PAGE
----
2 hours ago · Like · 1 person

Anonymous said...

I agree that it is delicate, especially when it is a familial condition (you know, great-grandpa got an engineering degree from MIT, etc., etc.) It's not as if you can suggest to someone that they have it too, or at least noticeable Aspie traits! My dear MIL loves our Aspie, but it's not like we can point out its genetic legacy to her, as she shares some of the same traits. Please, everyone contemplating pregnancy, do your research on prenatal vitamin D (why do younger siblings have a greater chance of having autism? Hmmm.....) and take enough!

Anonymous said...

My sons behavior has effected the entire family but whats worse is when relatives just don't listen and only see him as a naughty little boy-there reactions often ignite the situation and so I tend to stay away in case he has a wobbly.

My child has been rejected by his peers, ridiculed and bullied !!!

Social rejection has devastating effects in many areas of functioning. Because the Aspergers child tends to internalize how others treat him, rejection damages self-esteem and often causes anxiety and depression. As the child feels worse about himself and becomes more anxious and depressed – he performs worse, socially and intellectually.

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How to Prevent Meltdowns in Aspergers Children

Meltdowns are not a pretty sight. They are somewhat like overblown temper tantrums, but unlike tantrums, meltdowns can last anywhere from ten minutes to over an hour. When it starts, the Asperger's child is totally out-of-control. When it ends, both you and the Asperger’s child are totally exhausted. But... don’t breathe a sigh of relief yet. At the least provocation, for the remainder of that day -- and sometimes into the next - the meltdown can return in full force.

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Parenting Defiant Aspergers Teens

Although Aspergers is at the milder end of the autism spectrum, the challenges parents face when disciplining a teenager with Aspergers are more difficult than they would be with an average teen. Complicated by defiant behavior, the Aspergers teen is at risk for even greater difficulties on multiple levels – unless the parents’ disciplinary techniques are tailored to their child's special needs.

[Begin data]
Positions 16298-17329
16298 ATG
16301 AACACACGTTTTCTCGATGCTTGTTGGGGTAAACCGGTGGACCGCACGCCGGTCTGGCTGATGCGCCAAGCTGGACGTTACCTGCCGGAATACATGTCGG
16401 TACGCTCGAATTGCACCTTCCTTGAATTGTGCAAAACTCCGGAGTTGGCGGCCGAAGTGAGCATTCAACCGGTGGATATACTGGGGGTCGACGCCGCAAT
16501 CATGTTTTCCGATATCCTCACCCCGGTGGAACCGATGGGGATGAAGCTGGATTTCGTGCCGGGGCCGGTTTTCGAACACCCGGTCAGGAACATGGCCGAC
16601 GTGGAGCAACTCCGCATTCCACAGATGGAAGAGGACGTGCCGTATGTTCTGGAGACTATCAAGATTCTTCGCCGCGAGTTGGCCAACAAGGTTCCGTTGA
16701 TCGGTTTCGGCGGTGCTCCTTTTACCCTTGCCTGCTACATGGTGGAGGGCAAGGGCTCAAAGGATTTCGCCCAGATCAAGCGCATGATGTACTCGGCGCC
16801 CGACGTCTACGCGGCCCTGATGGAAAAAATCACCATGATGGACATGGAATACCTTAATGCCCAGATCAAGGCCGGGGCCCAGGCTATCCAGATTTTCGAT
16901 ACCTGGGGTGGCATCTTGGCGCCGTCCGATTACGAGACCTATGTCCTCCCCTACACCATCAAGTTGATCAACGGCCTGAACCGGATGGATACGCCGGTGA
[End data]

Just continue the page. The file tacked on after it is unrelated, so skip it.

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Aspergers Children “Block-Out” Their Emotions

Parenting children with Aspergers and HFA can be a daunting task. In layman’s terms, Aspergers is a developmental disability that affects the way children develop and understand the world around them, and is directly linked to their senses and sensory processing. This means they often use certain behaviors to block out their emotions or response to pain.

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Older Teens and Young Adult Children With Aspergers Still Living At Home

Your older teenager or young “adult child” isn’t sure what to do, and he is asking you for money every few days. How do you cut the purse strings and teach him to be independent? Parents of teens with Aspergers face many problems that other parents do not. Time is running out for teaching their adolescent how to become an independent adult. As one mother put it, "There's so little time, yet so much left to do."

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Living with an Aspergers Spouse/Partner

Research reveals that the divorce rate for people with Aspergers is around 80%. Why so high!? The answer may be found in how the symptoms of Aspergers affect intimate relationships. People with Aspergers often find it difficult to understand others and express themselves. They may seem to lose interest in people over time, appear aloof, and are often mistaken as self-centered, vain individuals.

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Online Parent Coaching for Parents of Asperger's Children

If you’re the parent of a child with Aspergers or High-Functioning Autism, you know it can be a struggle from time to time. Your child may be experiencing: obsessive routines; problems coping in social situations; intense tantrums and meltdowns; over-sensitivity to sounds, tastes, smells and sights; preoccupation with one subject of interest; and being overwhelmed by even the smallest of changes.

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Unraveling The Mystery Behind Asperger's and High-Functioning Autism

Parents, teachers, and the general public have a lot of misconceptions of Asperger's and High-Functioning Autism. Many myths abound, and the lack of knowledge is both disturbing and harmful to kids and teens who struggle with the disorder.

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Parenting Children and Teens with High-Functioning Autism

Two traits often found in kids with High-Functioning Autism are “mind-blindness” (i.e., the inability to predict the beliefs and intentions of others) and “alexithymia” (i.e., the inability to identify and interpret emotional signals in others). These two traits reduce the youngster’s ability to empathize with peers. As a result, he or she may be perceived by adults and other children as selfish, insensitive and uncaring.

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My Aspergers Child - Syndicated Content